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Israel sends message with dawn attack in Syria

In an early morning air raid Israel targeted weapons being transfered from Syrian President Assad's military to Hezbollah. Official secrecy shrouded the event, which reportedly killed two in Jamraya (located between Damascus and Lebanon's border).

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Such a strike or strikes would fit Israel's policy of pre-emptive covert and overt action to curb Hezbollah and does not necessarily indicate a major escalation of the war in Syria. It does, however, indicate how the erosion of the Assad family's rule after 42 years is seen by Israel as posing a threat.

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Israel this week echoed concerns in the United States about Syrian chemical weapons, but its officials say a more immediate worry is that the civil war could see weapons that are capable of denting its massive superiority in airpower and tanks reaching Hezbollah; the group fought Israel in 2006 and remains a more pressing threat than its Syrian and Iranian sponsors.

Israeli officials have said they feared Assad may be losing his grip on some chemical weapons, including around Damascus, to rebel groups which are also potentially hostile to Israel. U.S. and European security sources told Reuters they were confident that chemical weapons were not in the convoy which was bombed.

Wednesday's action could have been a rapid response to an opportunity. But a stream of Israeli comment on Syria in recent days may have been intended to limit surprise in world capitals.

The head of the Israeli air force said only hours before the attack that his corps, which has an array of the latest jet bombers, attack helicopters and unmanned drones at its disposal, was involved in a covert "campaign between wars".

"This campaign is 24/7, 365 days a year," Major-General Amir Eshel told a conference on Tuesday. "We are taking action to reduce the immediate threats, to create better conditions in which we will be able to win the wars, when they happen."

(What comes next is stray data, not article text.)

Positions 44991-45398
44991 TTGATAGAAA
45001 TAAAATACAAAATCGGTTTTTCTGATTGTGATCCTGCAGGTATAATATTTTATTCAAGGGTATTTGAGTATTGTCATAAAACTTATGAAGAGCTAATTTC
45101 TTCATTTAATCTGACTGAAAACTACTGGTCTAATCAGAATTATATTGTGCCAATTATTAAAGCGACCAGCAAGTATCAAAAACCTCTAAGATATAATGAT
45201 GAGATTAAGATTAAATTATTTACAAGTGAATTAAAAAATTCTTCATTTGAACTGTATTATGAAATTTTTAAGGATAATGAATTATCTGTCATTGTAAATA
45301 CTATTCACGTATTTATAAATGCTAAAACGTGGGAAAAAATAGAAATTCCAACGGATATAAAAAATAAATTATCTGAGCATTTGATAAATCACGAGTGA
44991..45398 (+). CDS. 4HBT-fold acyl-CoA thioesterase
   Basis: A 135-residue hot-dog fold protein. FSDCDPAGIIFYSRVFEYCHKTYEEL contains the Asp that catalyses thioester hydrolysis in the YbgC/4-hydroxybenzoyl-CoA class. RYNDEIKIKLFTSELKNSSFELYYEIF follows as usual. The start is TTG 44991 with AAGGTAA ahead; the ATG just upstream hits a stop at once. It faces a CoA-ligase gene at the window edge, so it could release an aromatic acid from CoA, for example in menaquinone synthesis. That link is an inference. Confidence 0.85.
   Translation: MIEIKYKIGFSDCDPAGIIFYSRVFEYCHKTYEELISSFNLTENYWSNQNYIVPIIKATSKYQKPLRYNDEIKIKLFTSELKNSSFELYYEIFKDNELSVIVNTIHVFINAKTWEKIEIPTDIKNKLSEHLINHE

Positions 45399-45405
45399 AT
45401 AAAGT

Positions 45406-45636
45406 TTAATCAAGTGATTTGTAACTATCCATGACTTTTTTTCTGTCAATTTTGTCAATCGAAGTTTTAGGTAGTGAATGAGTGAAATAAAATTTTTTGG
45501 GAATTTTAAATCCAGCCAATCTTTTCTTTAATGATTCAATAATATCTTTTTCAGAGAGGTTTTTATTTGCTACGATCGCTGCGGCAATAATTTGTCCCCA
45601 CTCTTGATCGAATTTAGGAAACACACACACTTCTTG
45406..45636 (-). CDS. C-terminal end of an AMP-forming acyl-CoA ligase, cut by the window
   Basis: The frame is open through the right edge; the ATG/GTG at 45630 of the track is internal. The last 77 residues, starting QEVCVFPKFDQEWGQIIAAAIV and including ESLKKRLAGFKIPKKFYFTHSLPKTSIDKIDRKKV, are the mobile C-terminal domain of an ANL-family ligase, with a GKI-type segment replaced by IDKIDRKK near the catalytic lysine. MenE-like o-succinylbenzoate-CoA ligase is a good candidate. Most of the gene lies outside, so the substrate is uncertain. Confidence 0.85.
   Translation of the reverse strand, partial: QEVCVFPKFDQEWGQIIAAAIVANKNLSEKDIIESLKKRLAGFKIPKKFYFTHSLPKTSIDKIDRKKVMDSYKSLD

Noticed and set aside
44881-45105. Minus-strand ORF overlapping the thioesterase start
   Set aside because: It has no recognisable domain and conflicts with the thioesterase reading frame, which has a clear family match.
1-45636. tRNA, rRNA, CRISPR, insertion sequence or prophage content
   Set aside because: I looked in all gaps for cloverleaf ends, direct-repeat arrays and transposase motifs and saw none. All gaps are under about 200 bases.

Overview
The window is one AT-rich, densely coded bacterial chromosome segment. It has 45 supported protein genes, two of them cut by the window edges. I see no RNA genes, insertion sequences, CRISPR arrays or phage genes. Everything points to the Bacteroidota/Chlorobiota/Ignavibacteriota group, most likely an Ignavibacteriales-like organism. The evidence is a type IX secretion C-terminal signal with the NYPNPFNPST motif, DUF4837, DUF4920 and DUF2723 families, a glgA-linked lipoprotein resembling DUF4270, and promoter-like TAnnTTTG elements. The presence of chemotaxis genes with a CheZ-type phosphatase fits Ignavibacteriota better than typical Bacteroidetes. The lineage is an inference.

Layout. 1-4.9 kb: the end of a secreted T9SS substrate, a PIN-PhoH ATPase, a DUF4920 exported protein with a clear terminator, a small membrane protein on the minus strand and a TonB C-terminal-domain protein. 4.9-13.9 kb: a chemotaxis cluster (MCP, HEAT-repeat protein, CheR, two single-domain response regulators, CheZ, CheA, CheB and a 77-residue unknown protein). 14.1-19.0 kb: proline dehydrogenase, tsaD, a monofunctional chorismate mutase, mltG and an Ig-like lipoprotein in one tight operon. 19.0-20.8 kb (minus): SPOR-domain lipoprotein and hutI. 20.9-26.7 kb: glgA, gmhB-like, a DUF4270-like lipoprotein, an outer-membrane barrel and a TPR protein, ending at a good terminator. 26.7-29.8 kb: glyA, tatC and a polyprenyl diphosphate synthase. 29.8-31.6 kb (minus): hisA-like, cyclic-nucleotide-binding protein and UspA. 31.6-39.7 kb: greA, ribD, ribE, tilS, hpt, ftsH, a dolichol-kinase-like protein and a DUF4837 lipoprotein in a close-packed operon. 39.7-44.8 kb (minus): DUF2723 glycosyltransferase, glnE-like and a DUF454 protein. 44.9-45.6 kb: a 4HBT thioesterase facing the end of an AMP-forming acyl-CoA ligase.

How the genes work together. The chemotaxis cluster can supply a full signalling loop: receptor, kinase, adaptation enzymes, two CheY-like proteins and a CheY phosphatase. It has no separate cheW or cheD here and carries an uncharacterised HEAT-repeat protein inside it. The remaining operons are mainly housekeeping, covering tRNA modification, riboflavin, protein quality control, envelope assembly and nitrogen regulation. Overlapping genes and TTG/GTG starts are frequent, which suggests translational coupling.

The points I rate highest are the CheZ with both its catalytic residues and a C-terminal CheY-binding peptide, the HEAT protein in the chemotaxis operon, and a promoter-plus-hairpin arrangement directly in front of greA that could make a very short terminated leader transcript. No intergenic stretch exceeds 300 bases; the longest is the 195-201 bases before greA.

Jets over Lebanon 

In Israel, where media operate under military censorship, broadcasters immediately relayed international reports of the strike. Channel Two television quoted what it called foreign sources saying the convoy was carrying anti-aircraft missiles.

Israeli jets routinely fly over Lebanon and there have been unconfirmed reports in previous years of strikes on Hezbollah arms shipments. An attack inside Syria could be diplomatically provocative, however, since Assad's Iranian ally said on Saturday that it would view any strike as an attack on itself.

There was no immediate comment on the incident from Tehran, which Israel views as its principal enemy and with which it is engaged in a bitter confrontation over Iran's nuclear program.

On Sunday, Prime Minister Benjamin Netanyahu, set for a new term after an election, told his cabinet that Iran and turmoil in Arab states meant Israel must be strong: "In the east, north and south, everything is in ferment, and we must be prepared, strong and determined in the face of all possible developments."

The Israeli military confirmed this week that it had lately deployed two batteries of its Iron Dome rocket-interceptor system to around the northern city of Haifa, which came under heavy Hezbollah missile fire during a brief war in 2006.

Israel's refusal to comment on Wednesday is usual in such cases; it has, for example, never admitted a 2007 air strike on a suspected Syrian nuclear site despite U.S. confirmation of it.

By not acknowledging that raid, Israel may have ensured that Assad did not feel obliged to retaliate. For 40 years, Syria has offered little but bellicose words against Israel. A failing Assad administration, some Israelis fear, might be tempted into more action, while Syria's Islamist rebels are also hostile to Israel and could present a threat if they seize heavier weapons.

Israeli Vice Premier Silvan Shalom said on Sunday that any sign that the Syrian army's grip on its presumed chemical weapons stocks was slipping could trigger Israeli intervention.

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